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Prosecutor: Speed not important in Michael Schumacher ski accident

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Story highlights

  • Investigator: Schumacher was traveling at "a normal speed for an experienced skier"
  • Prosecutor says "speed is not a particularly important element" in inquiry into accident
  • Schumacher's skis were not faulty, lead prosecutor Patrick Quincy says
  • Investigators are studying footage from the racing driver's helmet camera for more clues

A French prosecutor investigating a ski accident in which former world champion racing driver Michael Schumacher was seriously injured said Wednesday that speed was not an important factor.

Schumacher has been in a medically induced coma for the past 10 days and has undergone two surgeries since the December 29 accident. His doctors say he is in stable but critical condition.

Prosecutor Patrick Quincy, speaking at a news conference in Albertville, said the investigation had made progress but could still take several weeks to complete.

"Speed is not a particularly important element for us in that inquiry," he said.

Police investigator Stephane Bozon said it was not possible to estimate Schumacher's speed in terms of kilometers per hour, "but this was the speed of a very good skier on a slope which was not very steep."

Another investigator, Benoit Vinneman, said Schumacher was traveling at "a normal speed for an experienced skier."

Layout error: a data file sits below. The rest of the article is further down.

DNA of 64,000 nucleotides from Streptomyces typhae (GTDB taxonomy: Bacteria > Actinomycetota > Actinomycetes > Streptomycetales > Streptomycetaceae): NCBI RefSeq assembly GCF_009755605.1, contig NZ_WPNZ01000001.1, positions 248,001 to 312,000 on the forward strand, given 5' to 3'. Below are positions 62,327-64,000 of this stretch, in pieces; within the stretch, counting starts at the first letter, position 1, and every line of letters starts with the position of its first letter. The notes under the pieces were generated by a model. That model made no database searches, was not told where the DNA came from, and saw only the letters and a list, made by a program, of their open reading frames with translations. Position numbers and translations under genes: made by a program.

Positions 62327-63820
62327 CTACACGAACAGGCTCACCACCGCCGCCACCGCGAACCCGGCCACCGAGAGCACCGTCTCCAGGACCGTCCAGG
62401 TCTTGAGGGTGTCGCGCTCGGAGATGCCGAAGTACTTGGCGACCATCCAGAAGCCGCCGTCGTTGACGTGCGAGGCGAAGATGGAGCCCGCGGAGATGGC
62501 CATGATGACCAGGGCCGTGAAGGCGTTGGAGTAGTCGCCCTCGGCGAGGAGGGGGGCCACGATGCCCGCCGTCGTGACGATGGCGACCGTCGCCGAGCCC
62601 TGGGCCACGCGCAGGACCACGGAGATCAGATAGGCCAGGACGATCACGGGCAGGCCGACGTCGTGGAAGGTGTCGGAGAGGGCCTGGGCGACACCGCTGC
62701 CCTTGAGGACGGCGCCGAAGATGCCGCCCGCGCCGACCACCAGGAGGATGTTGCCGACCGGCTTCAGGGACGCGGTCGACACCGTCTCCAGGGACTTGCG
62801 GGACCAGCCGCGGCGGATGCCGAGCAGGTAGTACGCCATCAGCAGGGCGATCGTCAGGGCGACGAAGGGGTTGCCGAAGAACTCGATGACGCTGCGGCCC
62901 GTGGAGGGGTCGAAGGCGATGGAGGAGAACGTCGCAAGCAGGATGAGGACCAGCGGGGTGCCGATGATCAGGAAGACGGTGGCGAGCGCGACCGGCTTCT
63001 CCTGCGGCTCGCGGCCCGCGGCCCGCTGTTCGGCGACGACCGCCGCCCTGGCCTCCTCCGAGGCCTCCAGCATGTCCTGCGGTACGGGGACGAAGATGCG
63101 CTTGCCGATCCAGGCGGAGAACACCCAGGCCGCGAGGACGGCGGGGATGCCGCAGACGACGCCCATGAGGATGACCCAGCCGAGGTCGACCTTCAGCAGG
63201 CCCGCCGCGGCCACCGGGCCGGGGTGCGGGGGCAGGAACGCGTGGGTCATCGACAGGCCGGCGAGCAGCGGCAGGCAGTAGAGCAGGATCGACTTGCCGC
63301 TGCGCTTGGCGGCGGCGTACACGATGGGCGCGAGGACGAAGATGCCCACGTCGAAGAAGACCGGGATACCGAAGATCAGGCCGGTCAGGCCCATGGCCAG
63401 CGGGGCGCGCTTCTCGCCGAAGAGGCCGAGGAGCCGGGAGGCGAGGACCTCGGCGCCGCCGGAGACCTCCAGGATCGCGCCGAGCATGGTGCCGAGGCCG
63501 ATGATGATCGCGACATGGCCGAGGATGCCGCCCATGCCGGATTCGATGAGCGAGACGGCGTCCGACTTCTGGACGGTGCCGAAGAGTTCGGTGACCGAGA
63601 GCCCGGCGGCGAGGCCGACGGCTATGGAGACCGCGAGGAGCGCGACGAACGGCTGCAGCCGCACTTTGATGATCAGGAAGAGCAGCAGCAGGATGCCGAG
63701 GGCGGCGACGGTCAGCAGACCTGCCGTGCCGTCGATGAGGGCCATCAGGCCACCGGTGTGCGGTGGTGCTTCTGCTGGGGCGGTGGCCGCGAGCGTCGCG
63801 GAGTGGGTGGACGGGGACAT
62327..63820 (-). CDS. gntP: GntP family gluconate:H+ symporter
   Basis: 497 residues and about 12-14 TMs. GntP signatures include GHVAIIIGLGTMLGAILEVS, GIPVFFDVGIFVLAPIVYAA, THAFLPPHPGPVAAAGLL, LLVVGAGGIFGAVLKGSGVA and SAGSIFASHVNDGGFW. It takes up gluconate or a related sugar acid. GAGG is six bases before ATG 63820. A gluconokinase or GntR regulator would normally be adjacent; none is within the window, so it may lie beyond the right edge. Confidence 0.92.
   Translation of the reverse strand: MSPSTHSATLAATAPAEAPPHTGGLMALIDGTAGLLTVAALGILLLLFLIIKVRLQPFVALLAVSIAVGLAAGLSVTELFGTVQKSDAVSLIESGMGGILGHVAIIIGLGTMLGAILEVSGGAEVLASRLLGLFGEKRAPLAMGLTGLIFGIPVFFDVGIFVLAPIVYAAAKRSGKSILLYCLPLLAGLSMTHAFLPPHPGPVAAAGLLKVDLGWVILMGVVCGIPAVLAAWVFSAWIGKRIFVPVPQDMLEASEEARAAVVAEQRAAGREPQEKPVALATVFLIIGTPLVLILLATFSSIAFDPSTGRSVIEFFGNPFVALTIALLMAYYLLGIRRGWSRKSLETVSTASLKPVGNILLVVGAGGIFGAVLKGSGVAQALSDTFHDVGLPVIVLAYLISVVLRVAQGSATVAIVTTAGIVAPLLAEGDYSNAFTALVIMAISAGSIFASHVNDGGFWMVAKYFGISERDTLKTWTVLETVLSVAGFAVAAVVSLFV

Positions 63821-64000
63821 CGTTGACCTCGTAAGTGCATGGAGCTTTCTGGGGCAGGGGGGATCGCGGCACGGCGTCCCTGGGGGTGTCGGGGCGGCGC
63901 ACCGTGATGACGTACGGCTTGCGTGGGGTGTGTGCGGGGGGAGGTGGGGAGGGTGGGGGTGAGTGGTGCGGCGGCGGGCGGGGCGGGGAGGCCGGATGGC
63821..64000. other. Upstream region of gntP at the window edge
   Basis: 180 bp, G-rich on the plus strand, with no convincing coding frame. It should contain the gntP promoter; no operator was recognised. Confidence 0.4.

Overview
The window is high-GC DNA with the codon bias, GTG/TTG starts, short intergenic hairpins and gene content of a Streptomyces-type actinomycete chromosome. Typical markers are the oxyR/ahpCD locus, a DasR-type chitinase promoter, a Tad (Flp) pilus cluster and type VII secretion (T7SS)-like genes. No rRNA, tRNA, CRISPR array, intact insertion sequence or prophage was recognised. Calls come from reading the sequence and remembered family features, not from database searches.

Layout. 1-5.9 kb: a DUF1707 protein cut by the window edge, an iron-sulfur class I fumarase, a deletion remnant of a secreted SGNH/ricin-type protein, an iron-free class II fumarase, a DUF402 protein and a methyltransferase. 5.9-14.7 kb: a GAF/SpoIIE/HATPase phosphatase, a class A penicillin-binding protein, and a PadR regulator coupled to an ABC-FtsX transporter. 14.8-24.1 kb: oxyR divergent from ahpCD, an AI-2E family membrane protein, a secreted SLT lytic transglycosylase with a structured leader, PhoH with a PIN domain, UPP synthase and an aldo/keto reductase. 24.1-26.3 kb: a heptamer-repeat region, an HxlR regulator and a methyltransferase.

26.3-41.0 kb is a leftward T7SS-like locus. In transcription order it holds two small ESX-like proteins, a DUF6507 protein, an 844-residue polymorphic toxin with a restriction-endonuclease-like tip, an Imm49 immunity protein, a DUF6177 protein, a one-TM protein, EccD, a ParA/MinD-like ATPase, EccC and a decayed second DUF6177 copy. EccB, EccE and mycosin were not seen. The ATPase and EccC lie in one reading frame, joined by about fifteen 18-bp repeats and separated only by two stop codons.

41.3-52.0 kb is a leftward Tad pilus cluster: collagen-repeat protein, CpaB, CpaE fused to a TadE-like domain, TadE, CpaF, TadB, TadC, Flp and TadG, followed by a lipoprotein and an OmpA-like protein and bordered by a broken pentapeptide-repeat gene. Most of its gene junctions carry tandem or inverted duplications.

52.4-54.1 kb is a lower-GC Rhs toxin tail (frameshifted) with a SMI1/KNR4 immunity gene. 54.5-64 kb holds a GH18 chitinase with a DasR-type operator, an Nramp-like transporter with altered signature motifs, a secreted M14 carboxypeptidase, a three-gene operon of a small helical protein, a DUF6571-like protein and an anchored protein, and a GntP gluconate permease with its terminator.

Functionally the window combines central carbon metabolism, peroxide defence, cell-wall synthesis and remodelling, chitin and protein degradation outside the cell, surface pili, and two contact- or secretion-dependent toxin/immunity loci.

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    Quincy ruled out problems with Schumacher's skis, which he said were almost new. The piste, or ski run, also appeared to be correctly marked according to French standards, he said.

    Family ask media for privacy

    Schumacher hit a rock hidden beneath the snow while skiing in an area between two marked pistes, the prosecutor said, which catapulted him face first onto another rock. Schumacher ended up 9 meters (30 feet) from the edge of the piste, he said.

    Investigators have begun studying footage filmed on a small camera attached to Schumacher's helmet, but further analysis is needed, Quincy said.

    The video is only two minutes long and has a very limited field of vision, he said.

    He said experts may be able to use it to determine Schumacher's precise position in relation to the edge of the piste and possibly the speed at which he was traveling at the time of the accident.

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    Investigators are talking to family members, witnesses and others in connection with the Schumacher inquiry, he said.

    The investigation is no different from those carried out in other serious accidents on the slopes, Quincy added. There are about 50 such a year in the Albertville area, he said.

    Schumacher is a formidable figure in Formula One, and his plight has attracted global interest and an outpouring of support from the sport's fans.

    However, his family wants the media to keep its distance and appealed Tuesday for privacy.

    "Please support us in our common fight with Michael," Corinna Schumacher, the wife of the race car driver, said in a statement. "It is important to me that you (media) relieve the doctors and the hospital so that they can work in peace. I kindly ask you to trust their statements and leave the clinic. Please also let our family in peace."

    Schumacher is the most successful driver in Formula One history, driving for the Benetton and Ferrari teams and claiming a record seven world titles and 91 grand prix wins.

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